Rob and Sam Fatzinger of Bowie, Maryland, have sent seven kids to college without a single cent of debt, and they’re on track to do the same for their six younger kids.

That’s 13 kids going to college debt free—all on a combined income of $110,000 a year.

While their kids do pay for college themselves, none of them—at least none of the older seven who have gone to college—have taken out student loans for their undergrad degrees. The Fatzingers attribute this to teaching their kids hard work and smart saving.


Courtesy of the Fatzinger family

“They’ve been told to save since they were 12. ‘Don’t buy that. You need to save up for a car.’ And then after they got their car, it was, ‘Don’t spend that. You need to save up for your cellphone or for college,’” said Sam Fatzinger, who homeschools her kids through high school. “Now I don’t even have to say anything because the older kids say it to the younger ones.”

She and her husband are frugal by nature, but they honed the skill out of necessity. Sam became pregnant with their first child on their honeymoon, and they learned to live off one income from the get-go. Initially, this was $40,000 a year. Over time, they’ve seen their income rise to $110,000, but they still try to live off about $60,000 annually. The result is their seven-bedroom home is paid off and Rob is on track to retire before 65.

Sam estimates that each of their seven children who have gone to college had about $5,000 saved before freshman year, though one of their sons—a saver among savers—had $9,000 put away. The kids all work odd jobs starting at age 12 and upgrade to after-school jobs when they’re old enough. Once in college, they continue working, all managing part-time jobs during the school year and clocking between 40 and 60 hours of weekly work during the summers. Year-round, they also do what Sam calls “pick-up work,” which ranges from babysitting and dog watching to snow shoveling and lawn mowing.

This money, combined with a one-time $5,000 gift from a grandparent to each child, has been enough to pay for tuition, books, gas for commuting, and all other expenses. Each Fatzinger child has kept tuition costs down by attending a combination of community college and state schools in their home state of Maryland. For the first two years, all kids attend nearby Anne Arundel Community College. After those first two years, they transfer to state universities such as Towson University or the University of Maryland, where in-state tuition is slightly higher than community college, but still lower than going to a private university or an out-of-state school. Tuition and expenses are offset with financial aid, senatorial and delegate scholarships—which are granted by Maryland’s senators and members of its House of Delegates—and private scholarships. “Go online and search for ‘scholarships for people who like [blank],’” advises Sam. “It could be anything from field hockey to history to World War II re-enactments. It might be $500 or $1,000 or even $200, but that really adds up.”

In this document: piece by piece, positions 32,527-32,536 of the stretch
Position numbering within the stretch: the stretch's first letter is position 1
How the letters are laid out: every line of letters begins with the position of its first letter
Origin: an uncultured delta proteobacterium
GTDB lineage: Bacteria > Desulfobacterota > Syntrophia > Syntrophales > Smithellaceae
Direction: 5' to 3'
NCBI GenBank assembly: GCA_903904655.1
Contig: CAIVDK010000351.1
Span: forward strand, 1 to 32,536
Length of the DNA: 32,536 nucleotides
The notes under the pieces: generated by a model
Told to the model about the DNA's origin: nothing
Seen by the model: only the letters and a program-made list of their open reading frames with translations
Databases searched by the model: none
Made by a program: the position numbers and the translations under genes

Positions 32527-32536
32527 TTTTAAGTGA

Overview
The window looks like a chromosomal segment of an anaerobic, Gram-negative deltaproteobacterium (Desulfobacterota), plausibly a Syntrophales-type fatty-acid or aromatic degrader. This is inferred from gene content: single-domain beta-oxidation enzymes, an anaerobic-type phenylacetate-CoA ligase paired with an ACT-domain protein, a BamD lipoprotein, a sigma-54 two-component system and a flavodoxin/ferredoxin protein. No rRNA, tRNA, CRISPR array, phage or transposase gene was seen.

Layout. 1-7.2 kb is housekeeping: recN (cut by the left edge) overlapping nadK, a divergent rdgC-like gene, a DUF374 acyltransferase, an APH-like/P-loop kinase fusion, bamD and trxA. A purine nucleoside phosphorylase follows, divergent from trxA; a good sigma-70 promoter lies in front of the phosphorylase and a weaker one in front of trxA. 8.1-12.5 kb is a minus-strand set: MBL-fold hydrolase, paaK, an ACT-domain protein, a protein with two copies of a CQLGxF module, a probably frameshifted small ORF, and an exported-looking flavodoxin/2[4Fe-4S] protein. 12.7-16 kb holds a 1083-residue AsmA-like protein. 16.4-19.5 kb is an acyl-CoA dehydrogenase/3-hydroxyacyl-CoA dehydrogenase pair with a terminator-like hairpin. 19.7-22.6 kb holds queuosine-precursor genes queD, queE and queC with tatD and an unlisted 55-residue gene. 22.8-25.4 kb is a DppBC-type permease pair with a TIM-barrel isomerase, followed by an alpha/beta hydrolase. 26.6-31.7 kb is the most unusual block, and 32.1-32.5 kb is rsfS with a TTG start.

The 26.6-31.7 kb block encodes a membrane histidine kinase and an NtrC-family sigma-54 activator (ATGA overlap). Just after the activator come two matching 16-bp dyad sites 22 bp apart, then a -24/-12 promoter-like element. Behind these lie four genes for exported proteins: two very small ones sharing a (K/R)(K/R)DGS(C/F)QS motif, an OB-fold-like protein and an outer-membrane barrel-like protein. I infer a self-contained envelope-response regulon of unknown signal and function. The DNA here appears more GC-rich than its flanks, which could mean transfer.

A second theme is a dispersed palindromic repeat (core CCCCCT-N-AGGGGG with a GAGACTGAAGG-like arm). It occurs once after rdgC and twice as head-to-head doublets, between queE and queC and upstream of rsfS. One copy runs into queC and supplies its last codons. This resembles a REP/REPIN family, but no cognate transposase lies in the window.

So far, all the Fatzinger kids have lived at home while at community college, but a few have moved on or near campus once transferring to a four-year university. While one worked an extra summer job to save $10,000 to live on campus, others have found it cheaper to live off campus in group situations they hear about through friends and community organizations.

The Fatzingers’ money-saving techniques may seem drastic, but the family is proof that there are always options for saving and paying for college.

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